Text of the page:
Claudia Li

How this young woman is fighting against finning

Burnaby, B.C. // Age: 25

Since graduating with a business degree in 2009, Claudia Li has devoted herself to saving sharks from “finning,” in which fishermen cut off the fin and leave the shark to die. Li’s online campaign through targets young Chinese couples around the world, who pledge not to serve shark-fin soup at their weddings. Demand for the traditional soup has contributed to a 90 per cent crash in some shark populations in the last 15 years.

Li became an activist after watching the documentary Sharkwater, a kind of anti-Jaws that has convinced thousands of people that sharks are misunderstood and important to ocean ecosystems. The film reached her at a vulnerable time: She had recently eaten shark-fin soup at a Chinese wedding.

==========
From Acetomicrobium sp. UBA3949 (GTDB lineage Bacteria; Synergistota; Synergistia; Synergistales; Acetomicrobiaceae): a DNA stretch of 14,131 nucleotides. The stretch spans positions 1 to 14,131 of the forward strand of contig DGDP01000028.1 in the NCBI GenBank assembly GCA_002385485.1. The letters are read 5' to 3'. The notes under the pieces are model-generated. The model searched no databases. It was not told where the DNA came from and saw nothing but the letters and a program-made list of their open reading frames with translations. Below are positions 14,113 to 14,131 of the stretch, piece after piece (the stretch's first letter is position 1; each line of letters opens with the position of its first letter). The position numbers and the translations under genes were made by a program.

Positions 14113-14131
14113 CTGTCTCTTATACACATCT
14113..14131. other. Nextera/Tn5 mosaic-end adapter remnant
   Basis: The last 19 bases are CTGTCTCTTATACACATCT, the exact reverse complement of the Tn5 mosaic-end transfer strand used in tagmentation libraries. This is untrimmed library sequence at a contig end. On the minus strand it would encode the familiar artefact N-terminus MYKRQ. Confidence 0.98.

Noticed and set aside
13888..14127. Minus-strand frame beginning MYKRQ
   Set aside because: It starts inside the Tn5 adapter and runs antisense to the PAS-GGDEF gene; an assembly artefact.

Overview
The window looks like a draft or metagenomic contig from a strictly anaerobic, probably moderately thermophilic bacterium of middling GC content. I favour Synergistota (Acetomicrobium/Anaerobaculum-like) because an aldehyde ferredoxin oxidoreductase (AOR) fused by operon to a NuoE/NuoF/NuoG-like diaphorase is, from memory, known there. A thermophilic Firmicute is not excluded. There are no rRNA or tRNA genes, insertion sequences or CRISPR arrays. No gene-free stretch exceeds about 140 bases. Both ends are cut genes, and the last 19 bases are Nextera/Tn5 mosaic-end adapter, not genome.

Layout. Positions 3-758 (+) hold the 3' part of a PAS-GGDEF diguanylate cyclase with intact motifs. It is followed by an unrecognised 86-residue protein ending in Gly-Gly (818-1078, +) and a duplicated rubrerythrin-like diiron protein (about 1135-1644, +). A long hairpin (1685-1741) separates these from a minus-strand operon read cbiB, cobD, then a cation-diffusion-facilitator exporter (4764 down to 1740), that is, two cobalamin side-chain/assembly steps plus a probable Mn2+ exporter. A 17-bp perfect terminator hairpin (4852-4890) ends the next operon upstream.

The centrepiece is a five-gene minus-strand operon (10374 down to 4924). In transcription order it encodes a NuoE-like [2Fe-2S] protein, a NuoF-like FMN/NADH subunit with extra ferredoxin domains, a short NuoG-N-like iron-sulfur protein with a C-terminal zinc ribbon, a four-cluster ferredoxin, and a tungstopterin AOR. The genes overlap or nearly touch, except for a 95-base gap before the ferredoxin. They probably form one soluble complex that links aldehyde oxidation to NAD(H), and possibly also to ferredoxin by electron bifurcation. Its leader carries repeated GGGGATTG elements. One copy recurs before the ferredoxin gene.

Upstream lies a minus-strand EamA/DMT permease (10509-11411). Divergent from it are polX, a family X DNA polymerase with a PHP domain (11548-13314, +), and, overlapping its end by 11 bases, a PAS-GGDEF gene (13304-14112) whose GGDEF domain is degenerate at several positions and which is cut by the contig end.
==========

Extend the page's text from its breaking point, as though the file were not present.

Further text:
The tide seems to be turning against finning: Canada has banned the practice in its territorial waters, and the Ontario towns of Brantford and Oakville have banned the sale of shark fin, as have several U.S. states (Toronto city council is slated to vote on the issue in October). But as Li points out, consumer education must happen at the same time or a black market will continue—picture the effects of a ban on turkey for Thanksgiving.

At over $500 a pound, shark-fin soup remains a status symbol for the growing Chinese middle class. But it’s not essential to Chinese culture, Li argues. “I tell people how my grandmother said we shouldn’t waste. Chinese people hate to waste—that’s why we eat chicken feet and pork blood. So why waste 95 per cent of the shark?”